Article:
The decision to exclude seven Russian banks and their subsidiaries from the SWIFT financial messaging system is hitting the ruble hard —but Russia's economy isn't the only one feeling the impact. And the ripple effects are likely to continue.
On March 12, the seven major banks, including VTB Bank PJSC and Bank Rossiya, will be shut out of the Society for Worldwide Interbank Financial Telecommunications system, better known as SWIFT. It's a move that Western leaders didn't take lightly; French Finance Minister Bruno Le Maire called the prospect of fully excluding Russia a "financial nuclear weapon."
To allay the potential effects on the global economy, including energy markets, Western leaders opted to shut out only seven Russian banks, allowing key players such as Sberbank PJSC to continue using SWIFT because of the role they play in receiving payments for Russian oil and gas.
Still, even before the sanctions take effect, their impact is already being felt in Russia, the European Union and to a lesser extent, the United States.
What is SWIFT?
The SWIFT system is a crucial component in global financial transactions because it is the leading provider of secure financial messages, experts say.
"It allows banks around the globe to securely and quickly communicate regarding cross-border payments," explained Andy Krider, manager of international operations for BOK Financial®.
SWIFT serves about 11,000 member banks in 200 countries and territories. In 2021, an average of 42 million messages were sent—per day, he noted.
And it's not just payments that rely on SWIFT, Krider said. Those secure financial messages also include trade-related transactions, letters of credit, items regarding collection and securities confirmations, he said.
The messages are in template-based formats, so people know what each field means even if they are in different countries and speak different languages.
Sanction hits Russia hard
After the EU's March 2 statement that it would bar the seven Russian banks from using SWIFT, the news rippled through the global economy. Russia, of course, experienced the bulk of the short-term negative effects: Moody's Investors Service dropped Russia's credit rating six notches to "junk" status. Meanwhile, the ruble plummeted to a record low against the U.S. dollar.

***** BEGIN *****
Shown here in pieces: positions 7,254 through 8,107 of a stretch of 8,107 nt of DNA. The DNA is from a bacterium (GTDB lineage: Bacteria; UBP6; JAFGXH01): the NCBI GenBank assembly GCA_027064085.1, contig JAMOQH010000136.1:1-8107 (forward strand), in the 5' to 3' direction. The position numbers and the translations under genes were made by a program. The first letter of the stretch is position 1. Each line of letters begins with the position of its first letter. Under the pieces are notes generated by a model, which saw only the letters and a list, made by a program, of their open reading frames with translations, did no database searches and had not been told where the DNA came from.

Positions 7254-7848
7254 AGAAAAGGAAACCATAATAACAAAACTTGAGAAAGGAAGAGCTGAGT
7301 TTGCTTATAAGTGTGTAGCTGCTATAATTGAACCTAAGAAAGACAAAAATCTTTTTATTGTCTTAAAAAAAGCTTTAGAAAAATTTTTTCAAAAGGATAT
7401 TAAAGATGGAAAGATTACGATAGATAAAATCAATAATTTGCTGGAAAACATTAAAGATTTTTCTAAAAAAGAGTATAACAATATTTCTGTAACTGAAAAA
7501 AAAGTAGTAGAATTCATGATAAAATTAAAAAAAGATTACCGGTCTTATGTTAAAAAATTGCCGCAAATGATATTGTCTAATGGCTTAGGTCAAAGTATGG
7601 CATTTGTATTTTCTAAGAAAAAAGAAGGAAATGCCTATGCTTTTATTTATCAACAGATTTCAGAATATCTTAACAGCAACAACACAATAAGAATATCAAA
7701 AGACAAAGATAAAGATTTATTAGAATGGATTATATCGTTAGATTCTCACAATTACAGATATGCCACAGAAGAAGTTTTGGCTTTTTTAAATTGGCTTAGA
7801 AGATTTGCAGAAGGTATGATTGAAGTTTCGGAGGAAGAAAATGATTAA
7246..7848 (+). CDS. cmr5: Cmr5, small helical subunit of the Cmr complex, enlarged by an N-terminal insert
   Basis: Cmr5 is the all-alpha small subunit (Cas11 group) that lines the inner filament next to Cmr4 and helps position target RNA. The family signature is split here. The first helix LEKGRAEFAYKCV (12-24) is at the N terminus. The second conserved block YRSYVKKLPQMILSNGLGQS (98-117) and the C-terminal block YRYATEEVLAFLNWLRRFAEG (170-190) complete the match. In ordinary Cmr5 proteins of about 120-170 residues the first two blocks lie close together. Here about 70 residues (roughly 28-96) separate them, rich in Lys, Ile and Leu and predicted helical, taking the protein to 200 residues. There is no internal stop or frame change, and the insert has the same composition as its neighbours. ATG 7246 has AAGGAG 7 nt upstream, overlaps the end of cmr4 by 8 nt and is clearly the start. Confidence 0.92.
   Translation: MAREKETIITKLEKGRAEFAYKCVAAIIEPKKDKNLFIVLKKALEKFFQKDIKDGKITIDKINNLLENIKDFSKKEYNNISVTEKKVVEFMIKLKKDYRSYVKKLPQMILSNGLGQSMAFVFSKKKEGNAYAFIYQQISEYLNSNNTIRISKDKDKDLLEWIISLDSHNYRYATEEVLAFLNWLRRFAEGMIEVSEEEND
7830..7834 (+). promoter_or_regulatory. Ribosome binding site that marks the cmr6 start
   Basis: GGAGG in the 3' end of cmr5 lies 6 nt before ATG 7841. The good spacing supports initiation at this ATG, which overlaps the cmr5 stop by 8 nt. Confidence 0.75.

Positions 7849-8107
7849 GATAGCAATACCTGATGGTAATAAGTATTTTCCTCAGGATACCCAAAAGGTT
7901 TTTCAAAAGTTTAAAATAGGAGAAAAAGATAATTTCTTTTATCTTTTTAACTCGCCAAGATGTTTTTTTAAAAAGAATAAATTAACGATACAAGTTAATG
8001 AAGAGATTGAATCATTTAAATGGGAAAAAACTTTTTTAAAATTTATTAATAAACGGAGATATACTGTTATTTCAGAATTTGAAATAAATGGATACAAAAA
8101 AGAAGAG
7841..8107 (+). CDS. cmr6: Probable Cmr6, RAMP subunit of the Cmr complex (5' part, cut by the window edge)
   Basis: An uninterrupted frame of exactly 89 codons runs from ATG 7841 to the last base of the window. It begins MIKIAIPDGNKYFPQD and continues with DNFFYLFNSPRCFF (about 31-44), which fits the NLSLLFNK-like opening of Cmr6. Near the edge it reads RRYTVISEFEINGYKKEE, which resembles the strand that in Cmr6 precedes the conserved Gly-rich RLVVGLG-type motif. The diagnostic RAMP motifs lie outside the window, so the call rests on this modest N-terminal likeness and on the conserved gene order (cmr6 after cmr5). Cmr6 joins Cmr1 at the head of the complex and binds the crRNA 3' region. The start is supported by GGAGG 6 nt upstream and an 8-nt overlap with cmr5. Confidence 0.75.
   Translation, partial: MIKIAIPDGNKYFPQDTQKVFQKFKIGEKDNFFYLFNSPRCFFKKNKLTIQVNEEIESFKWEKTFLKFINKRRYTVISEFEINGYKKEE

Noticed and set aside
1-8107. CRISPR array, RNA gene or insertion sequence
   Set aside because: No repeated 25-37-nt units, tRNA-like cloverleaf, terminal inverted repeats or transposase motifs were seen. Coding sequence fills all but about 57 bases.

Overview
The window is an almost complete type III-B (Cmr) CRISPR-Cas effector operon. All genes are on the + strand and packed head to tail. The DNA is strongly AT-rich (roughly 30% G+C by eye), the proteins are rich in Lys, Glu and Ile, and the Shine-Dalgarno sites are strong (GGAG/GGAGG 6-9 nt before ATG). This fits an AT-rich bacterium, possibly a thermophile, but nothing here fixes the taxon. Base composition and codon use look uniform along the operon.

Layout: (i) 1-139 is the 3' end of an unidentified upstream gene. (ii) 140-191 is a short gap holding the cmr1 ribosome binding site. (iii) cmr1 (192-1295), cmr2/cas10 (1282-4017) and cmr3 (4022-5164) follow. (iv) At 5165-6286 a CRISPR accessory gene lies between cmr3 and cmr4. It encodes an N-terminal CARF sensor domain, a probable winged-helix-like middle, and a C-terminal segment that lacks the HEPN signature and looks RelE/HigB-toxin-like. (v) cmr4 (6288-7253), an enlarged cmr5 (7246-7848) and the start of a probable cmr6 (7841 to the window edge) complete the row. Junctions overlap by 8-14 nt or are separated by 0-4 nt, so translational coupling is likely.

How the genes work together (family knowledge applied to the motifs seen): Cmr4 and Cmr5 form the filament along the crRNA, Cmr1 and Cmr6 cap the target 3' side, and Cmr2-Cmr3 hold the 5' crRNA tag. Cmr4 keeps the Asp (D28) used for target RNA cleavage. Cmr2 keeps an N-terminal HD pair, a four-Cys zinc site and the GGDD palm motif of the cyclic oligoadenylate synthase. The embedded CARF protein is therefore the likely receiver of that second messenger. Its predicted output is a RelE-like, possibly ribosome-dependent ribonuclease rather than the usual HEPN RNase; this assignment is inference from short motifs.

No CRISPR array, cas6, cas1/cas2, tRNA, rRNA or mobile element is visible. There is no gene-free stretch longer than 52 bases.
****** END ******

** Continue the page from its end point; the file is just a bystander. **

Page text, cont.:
Although Russia prepared for potential sanctions by moving their currency reserves out of the U.S. dollar and the euro as much as it could, even the partial exclusion from SWIFT makes it difficult to access funds, said David Maher, manager of international sales and trading for BOK Financial.
For one, it devalued the ruble, which limits Russia's ability to trade in international markets, he said. Russia has $630 billion in foreign exchange reserves, held to ensure that it has backup funds if the ruble devalues quickly. "Basically, the SWIFT sanction froze their access to those reserves to protect the currency and it devalued more than 50 percent," he explained. "Additionally, it ties up their cash and their ability to finance the war."
Outside of Russia, most of the negative impact is being experienced in the EU, which depends on Russia for goods, particularly energy, Maher said. The U.S. has less direct trade with Russia than the EU, but it is still experiencing some inflationary effects in an already high-inflationary period, he said.
Long-term effects remain unclear
For the U.S., the biggest effect might not be the more immediate impacts of the SWIFT sanction itself but rather how quickly Western leaders were able to shut out Russia from using much of its currency reserves, according to Maher and Krider.
Following World War II, countries started pegging their currency exchange rates to the U.S. dollar, adopting it as the official reserve currency. Today, the recent economic sanctions on Russia have effectively stopped the Central Bank of Russia from conducting any transactions in U.S. dollars and accessing any of its reserves that are held in dollars or in the U.S.
"To be able to do that—to ostracize and cut off a nation completely from the rest of the world at such a quick pace—is pretty incredible. It shows that there's a lot of leverage in the dollar being the reserve currency," Maher said.
As a result, other nations, especially those that are not U.S. allies, likely are questioning their dependency on the dollar and the euro, he continued. One key figure going forward will be China, which has $1 trillion in U.S. Treasuries. Given how swiftly the U.S. was able to immobilize Russian central bank assets that are held in the U.S., China may fear that the U.S. someday will put a lock on their Treasury assets, Maher explained.
China and other nations may look at alternatives to having the majority of their central bank reserves in the U.S. dollar—such as holding it in gold or "stablecoin," which is cryptocurrency backed by a reserve asset. "However, these are things that are going to take years to happen," Maher said.
More immediately, the recent economic sanctions on Russia are likely sending a message to other nations considering acts similar to Russia's invasion of Ukraine, he said. "Maybe they will think twice before doing something like this," he said.